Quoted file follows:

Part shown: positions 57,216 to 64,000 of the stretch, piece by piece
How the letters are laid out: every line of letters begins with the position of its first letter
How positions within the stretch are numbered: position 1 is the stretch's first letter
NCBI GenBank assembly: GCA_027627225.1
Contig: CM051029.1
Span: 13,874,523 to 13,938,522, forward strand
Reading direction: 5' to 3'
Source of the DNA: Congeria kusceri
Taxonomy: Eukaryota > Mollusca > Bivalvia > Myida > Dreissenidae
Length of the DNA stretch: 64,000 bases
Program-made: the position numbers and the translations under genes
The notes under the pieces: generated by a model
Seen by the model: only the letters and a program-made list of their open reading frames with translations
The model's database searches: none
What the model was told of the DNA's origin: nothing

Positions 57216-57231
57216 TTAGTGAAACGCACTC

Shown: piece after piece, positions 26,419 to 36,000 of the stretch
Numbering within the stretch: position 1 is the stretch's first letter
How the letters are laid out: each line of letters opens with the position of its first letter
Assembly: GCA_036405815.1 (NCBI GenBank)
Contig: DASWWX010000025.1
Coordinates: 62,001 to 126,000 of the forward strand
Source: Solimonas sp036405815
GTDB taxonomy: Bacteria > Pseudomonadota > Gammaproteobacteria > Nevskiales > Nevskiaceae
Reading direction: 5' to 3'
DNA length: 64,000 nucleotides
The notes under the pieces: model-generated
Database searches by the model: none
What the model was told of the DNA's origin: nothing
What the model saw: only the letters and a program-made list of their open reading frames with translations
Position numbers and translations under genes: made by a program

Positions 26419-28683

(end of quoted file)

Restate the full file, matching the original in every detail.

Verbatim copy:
Part shown: positions 57,216 to 64,000 of the stretch, piece by piece
How the letters are laid out: every line of letters begins with the position of its first letter
How positions within the stretch are numbered: position 1 is the stretch's first letter
NCBI GenBank assembly: GCA_027627225.1
Contig: CM051029.1
Span: 13,874,523 to 13,938,522, forward strand
Reading direction: 5' to 3'
Source of the DNA: Congeria kusceri
Taxonomy: Eukaryota > Mollusca > Bivalvia > Myida > Dreissenidae
Length of the DNA stretch: 64,000 bases
Program-made: the position numbers and the translations under genes
The notes under the pieces: generated by a model
Seen by the model: only the letters and a program-made list of their open reading frames with translations
The model's database searches: none
What the model was told of the DNA's origin: nothing

Positions 57216-57231
57216 TTAGTGAAACGCACTC

Shown: piece after piece, positions 26,419 to 36,000 of the stretch
Numbering within the stretch: position 1 is the stretch's first letter
How the letters are laid out: each line of letters opens with the position of its first letter
Assembly: GCA_036405815.1 (NCBI GenBank)
Contig: DASWWX010000025.1
Coordinates: 62,001 to 126,000 of the forward strand
Source: Solimonas sp036405815
GTDB taxonomy: Bacteria > Pseudomonadota > Gammaproteobacteria > Nevskiales > Nevskiaceae
Reading direction: 5' to 3'
DNA length: 64,000 nucleotides
The notes under the pieces: model-generated
Database searches by the model: none
What the model was told of the DNA's origin: nothing
What the model saw: only the letters and a program-made list of their open reading frames with translations
Position numbers and translations under genes: made by a program

Positions 26419-28683